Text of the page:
Top Stocks to Watch as Trade War Tensions Ease

There’s a collective sigh of relief in the markets.

Days after Trump threatened to cut off Huawei today--August 19, 2019--he changed his tune.  In fact, the Trump Administration extended a reprieve to Huawei, allowing it to buy supplies from US companies so that it can continue servicing existing customers.

An extension will renew an agreement set to lapse on August 19th, continuing the Chinese company’s ability to maintain existing networks and provide software updates to Huawei handsets, says Reuters.

This would now extend the agreement another 90 days out to late November 2019.

“There is another 90 days for the U.S. telecom companies, some of the rural companies are dependent on wild ways,” Wilbur Ross said, as quoted by Fox Business. “So, we're giving them a little more time to wean themselves off.”

All of this followed the Administration’s news that it would delay the 10% tariff on $300 billion worth of consumer goods in what appeared to be a panicked response to the market's vicious selloff.  Now, instead of going into effect on September 1, 2019, those tariffs won't start until mid-December if at all at the moment.  Better, at the time, Trump did say he had a call scheduled “very soon” with China’s President Xi Jinping over trade.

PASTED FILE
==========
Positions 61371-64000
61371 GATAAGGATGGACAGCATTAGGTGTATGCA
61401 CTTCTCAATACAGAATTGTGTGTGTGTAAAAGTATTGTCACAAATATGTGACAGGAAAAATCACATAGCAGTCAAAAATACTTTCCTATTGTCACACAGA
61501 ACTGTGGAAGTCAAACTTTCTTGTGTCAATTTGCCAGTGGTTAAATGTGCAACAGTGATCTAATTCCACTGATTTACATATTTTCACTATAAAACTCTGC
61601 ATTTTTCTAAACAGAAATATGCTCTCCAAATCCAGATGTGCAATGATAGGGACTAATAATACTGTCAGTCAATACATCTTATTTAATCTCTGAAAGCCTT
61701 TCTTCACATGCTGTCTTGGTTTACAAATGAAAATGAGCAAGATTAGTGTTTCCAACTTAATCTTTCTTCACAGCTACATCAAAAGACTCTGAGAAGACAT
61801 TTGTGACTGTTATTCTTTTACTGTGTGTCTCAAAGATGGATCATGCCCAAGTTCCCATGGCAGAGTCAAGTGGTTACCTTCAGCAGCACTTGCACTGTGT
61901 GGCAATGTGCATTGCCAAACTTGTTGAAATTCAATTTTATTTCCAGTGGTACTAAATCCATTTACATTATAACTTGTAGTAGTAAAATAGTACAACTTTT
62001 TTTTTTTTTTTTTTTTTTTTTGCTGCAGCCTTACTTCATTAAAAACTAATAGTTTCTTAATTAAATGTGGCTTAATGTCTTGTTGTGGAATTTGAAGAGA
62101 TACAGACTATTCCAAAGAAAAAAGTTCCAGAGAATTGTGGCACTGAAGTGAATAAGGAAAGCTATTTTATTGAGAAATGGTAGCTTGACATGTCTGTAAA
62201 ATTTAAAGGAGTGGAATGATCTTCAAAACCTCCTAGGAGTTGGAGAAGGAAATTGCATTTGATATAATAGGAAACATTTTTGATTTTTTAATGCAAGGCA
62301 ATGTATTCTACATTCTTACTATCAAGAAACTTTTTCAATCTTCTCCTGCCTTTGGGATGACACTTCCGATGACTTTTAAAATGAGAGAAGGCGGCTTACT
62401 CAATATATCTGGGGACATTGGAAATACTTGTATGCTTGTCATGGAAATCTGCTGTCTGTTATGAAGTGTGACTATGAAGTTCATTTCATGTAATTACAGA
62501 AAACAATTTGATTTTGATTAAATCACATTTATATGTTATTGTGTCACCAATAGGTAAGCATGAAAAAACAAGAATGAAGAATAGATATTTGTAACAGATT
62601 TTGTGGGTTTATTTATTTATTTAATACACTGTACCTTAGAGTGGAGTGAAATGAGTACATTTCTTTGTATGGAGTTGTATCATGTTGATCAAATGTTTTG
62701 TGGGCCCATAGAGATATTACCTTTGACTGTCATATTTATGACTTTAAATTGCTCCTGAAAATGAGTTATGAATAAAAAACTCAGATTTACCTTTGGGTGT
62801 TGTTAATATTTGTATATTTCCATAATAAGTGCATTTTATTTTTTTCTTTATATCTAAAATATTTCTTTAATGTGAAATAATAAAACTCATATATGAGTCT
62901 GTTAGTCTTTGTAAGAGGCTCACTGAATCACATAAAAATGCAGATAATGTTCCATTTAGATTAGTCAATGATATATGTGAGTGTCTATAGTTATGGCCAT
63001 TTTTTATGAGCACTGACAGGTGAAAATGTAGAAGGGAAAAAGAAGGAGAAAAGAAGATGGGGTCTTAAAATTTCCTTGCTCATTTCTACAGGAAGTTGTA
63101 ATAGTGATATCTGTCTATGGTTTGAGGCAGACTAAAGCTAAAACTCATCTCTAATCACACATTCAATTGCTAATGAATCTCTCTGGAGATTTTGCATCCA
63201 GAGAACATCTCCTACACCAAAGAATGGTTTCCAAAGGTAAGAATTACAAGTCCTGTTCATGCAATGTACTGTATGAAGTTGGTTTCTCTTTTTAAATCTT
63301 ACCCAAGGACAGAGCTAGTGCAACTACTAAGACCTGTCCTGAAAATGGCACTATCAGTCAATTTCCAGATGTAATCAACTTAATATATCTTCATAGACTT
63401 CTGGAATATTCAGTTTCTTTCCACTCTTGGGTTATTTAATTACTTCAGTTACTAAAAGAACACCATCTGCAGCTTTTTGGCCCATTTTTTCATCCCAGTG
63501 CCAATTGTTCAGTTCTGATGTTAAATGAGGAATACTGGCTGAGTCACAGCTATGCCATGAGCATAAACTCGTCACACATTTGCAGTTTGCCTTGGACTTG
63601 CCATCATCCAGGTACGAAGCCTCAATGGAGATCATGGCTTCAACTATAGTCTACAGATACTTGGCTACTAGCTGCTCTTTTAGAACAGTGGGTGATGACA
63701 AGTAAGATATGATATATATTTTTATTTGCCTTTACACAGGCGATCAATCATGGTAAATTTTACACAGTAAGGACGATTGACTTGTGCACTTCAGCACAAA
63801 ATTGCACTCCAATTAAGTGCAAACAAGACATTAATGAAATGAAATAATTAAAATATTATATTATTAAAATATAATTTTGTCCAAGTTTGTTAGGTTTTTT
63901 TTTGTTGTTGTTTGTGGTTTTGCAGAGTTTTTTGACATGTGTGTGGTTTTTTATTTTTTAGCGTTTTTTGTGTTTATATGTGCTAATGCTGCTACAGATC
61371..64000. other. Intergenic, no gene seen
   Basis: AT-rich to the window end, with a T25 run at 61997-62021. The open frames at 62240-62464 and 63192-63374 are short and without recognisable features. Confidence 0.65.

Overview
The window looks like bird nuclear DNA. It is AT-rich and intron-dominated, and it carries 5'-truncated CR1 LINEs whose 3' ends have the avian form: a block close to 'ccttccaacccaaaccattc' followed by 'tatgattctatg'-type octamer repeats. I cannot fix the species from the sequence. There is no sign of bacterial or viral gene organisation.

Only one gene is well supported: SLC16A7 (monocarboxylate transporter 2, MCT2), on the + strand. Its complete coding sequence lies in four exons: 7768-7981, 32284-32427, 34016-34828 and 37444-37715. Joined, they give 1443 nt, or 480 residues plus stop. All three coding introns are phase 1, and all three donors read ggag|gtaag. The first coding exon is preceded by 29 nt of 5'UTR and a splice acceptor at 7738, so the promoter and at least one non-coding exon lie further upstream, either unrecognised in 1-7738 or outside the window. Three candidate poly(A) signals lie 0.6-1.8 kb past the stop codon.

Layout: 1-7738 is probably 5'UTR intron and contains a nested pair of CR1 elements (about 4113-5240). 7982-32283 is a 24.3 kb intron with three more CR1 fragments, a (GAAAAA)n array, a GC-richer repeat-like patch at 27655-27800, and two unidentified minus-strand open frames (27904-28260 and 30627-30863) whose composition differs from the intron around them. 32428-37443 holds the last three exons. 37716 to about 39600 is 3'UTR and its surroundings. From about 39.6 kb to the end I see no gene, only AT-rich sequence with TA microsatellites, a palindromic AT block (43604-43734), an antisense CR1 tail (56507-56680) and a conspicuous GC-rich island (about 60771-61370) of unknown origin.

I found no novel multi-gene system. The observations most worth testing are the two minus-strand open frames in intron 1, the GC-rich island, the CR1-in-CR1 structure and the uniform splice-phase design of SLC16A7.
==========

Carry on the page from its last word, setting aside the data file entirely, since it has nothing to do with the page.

“We’re talking by phone and we’re having very productive talks. They would like to do something, I will tell you that,” said the President as quoted by the South China Morning Post.

Bank Stocks Likely to Recover from Easing Tensions

Trade war fears created sizable fears of a recession.  It’s also part of the reason the 2/10 yields inverted so severely in August 2019, which sent bank stocks down.  However, with tensions apparently cooling with the latest news, the yield curve was not inverted, and excessively oversold bank stocks began to recover.

Some of the most oversold bank stocks at the time included:

  • Bank of America (BAC)
  • BB&T Corporation (BBT)
  • Wells Fargo & Co. (WFC)

At the time, investors also began to flock to the Financial Select Sector SPDR (XLF), which holds some of the top financial stocks, including Berkshire Hathaway, JP Morgan Chase & Co., Bank of America, Wells Fargo & Co., and American Express.

The best part – the XLF ETF trades at just $26.82.

If we were to buy 100 shares of XLF, it would cost us $2,682 with a good deal of diversification among top financial stocks.

If we were to buy 100 shares of just BAC, BBT, and WFC, it would cost us $11,906.

Most investors would rather pay just $2,682 and get better diversification for less cost.

By: Ian Cooper of Wellington & Co. Hedge Fund Research; repost by Todd M. Schoenberger, author of No Lie Lives Forever

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